3-dm (76-mm) mortar had as a body a brass sleeve from the 76-mm gun mod. 1902 g. For strength, the barrel was sealed with iron rings. The breech of the trunk was connected to the base plate with a hinge. By rearranging the front mortar support on the toothed rack on the base plate, it was possible to obtain elevation angles from 30 to 60 °. Firing range near 100 m.

The 107-mm mortar had the same design, the body of which was made of an 107-mm brass sleeve of the 42-linear gun mod. 1910 g. Both mortars were transferred by hand.

At the beginning of 1915, Russian Colonel Stender designed a mortar, the body of which was the body of an 152-mm projectile. Fault 152-mm marine armor-piercing shells were reamed from the inside to the diameter 127 mm. Shooting was conducted 127-mm cylindrical mines made of sheet iron. Mina was filled with 6,1 kg of trotyl or poisonous substance. With a propellant charge 102 grams of black powder, the firing range was about 360 m. Charging was done from the barrel. At first bags with a charge, then - a mine fell. In 1915, the Polyakovo factory ordered 330 Stender mortars.

Sometimes in parts they created “homemade products on the knee”, rigidly fixing the iron pipe on a wooden deck. As the deputy head of the State Agrarian University, E. Z. Barsukov, wrote, “the range of such bomb bombs did not exceed a hundred steps, they fired a“ canister ”from the material at hand, and shooting was not safe for the shooters themselves and demanded caution.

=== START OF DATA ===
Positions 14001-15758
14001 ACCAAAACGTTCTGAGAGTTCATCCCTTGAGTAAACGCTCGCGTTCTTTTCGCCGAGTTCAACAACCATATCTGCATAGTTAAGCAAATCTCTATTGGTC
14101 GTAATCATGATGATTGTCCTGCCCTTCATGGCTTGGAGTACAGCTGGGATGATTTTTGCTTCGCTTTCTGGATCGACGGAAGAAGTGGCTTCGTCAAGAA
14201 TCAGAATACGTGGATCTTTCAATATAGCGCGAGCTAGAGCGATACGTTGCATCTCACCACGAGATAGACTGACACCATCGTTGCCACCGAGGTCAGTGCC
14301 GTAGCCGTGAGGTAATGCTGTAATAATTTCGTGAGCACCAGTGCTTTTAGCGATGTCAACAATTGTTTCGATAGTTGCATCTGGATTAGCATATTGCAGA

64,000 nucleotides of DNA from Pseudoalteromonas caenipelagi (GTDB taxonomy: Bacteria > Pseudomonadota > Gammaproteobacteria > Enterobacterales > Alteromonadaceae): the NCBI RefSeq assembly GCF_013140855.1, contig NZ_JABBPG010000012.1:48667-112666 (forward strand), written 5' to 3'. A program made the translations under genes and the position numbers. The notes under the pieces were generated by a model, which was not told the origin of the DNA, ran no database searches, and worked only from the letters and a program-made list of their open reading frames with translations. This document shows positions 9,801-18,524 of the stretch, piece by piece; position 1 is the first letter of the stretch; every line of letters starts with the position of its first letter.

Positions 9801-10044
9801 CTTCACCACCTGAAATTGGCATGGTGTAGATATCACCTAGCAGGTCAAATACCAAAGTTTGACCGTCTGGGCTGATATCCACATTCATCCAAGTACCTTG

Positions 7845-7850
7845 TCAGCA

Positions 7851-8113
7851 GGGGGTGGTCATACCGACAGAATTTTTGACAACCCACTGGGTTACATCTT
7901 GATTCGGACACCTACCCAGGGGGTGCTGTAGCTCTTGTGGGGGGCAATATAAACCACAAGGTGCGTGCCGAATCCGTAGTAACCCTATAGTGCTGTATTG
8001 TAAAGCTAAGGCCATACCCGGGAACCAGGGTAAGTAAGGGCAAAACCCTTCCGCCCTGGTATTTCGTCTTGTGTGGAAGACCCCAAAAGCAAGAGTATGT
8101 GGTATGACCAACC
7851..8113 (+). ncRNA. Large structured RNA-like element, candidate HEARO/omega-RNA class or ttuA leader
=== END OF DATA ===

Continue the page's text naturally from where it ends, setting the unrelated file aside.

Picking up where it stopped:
The "Mortar of the Pretender" has a pin in the middle


I note that in the 1914 – 1917 years, the same system was called a bomber and a mortar. A number of generals believed that a bomb bomb was a weapon firing a fragmentation projectile, and a mortar was a high-explosive. At the beginning of 1920's, the term "bomb" was obsolete.

5 November 1914 of the III Siberian Corps troops between the Bulepo and Tirkalo lakes from the Germans seized the 170-mm mortar of the Erhardt plant mod. 1912 g. And one shell to her.

170-mm mortar was delivered to the main artillery ground (GAP). 7 February 1915 was ordered to deliver this mortar to the Putilov factory.
The plant asked to reduce the caliber from 170 mm to 152 mm and introduce a pivoting mechanism on the model of an experienced mortar designed by the plant, as well as to simplify the platform.